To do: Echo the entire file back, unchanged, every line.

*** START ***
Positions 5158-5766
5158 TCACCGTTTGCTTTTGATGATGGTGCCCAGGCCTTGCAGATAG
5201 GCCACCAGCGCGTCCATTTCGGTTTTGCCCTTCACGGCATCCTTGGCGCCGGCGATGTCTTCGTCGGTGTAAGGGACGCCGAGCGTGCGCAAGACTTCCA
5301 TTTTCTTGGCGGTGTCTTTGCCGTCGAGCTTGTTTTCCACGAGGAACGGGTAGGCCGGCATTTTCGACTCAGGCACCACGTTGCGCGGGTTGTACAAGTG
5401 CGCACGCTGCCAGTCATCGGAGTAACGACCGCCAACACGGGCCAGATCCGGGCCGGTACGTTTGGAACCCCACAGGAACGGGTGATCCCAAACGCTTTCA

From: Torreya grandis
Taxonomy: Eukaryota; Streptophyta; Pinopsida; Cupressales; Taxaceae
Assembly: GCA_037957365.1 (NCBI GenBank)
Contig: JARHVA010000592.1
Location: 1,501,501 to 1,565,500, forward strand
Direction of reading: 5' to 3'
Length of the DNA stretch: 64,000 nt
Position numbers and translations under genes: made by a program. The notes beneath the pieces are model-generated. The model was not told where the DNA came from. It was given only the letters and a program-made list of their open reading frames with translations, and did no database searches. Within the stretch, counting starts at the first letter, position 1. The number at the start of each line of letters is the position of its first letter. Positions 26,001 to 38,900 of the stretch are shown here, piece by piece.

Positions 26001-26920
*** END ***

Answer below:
Positions 5158-5766
5158 TCACCGTTTGCTTTTGATGATGGTGCCCAGGCCTTGCAGATAG
5201 GCCACCAGCGCGTCCATTTCGGTTTTGCCCTTCACGGCATCCTTGGCGCCGGCGATGTCTTCGTCGGTGTAAGGGACGCCGAGCGTGCGCAAGACTTCCA
5301 TTTTCTTGGCGGTGTCTTTGCCGTCGAGCTTGTTTTCCACGAGGAACGGGTAGGCCGGCATTTTCGACTCAGGCACCACGTTGCGCGGGTTGTACAAGTG
5401 CGCACGCTGCCAGTCATCGGAGTAACGACCGCCAACACGGGCCAGATCCGGGCCGGTACGTTTGGAACCCCACAGGAACGGGTGATCCCAAACGCTTTCA

From: Torreya grandis
Taxonomy: Eukaryota; Streptophyta; Pinopsida; Cupressales; Taxaceae
Assembly: GCA_037957365.1 (NCBI GenBank)
Contig: JARHVA010000592.1
Location: 1,501,501 to 1,565,500, forward strand
Direction of reading: 5' to 3'
Length of the DNA stretch: 64,000 nt
Position numbers and translations under genes: made by a program. The notes beneath the pieces are model-generated. The model was not told where the DNA came from. It was given only the letters and a program-made list of their open reading frames with translations, and did no database searches. Within the stretch, counting starts at the first letter, position 1. The number at the start of each line of letters is the position of its first letter. Positions 26,001 to 38,900 of the stretch are shown here, piece by piece.

Positions 26001-26920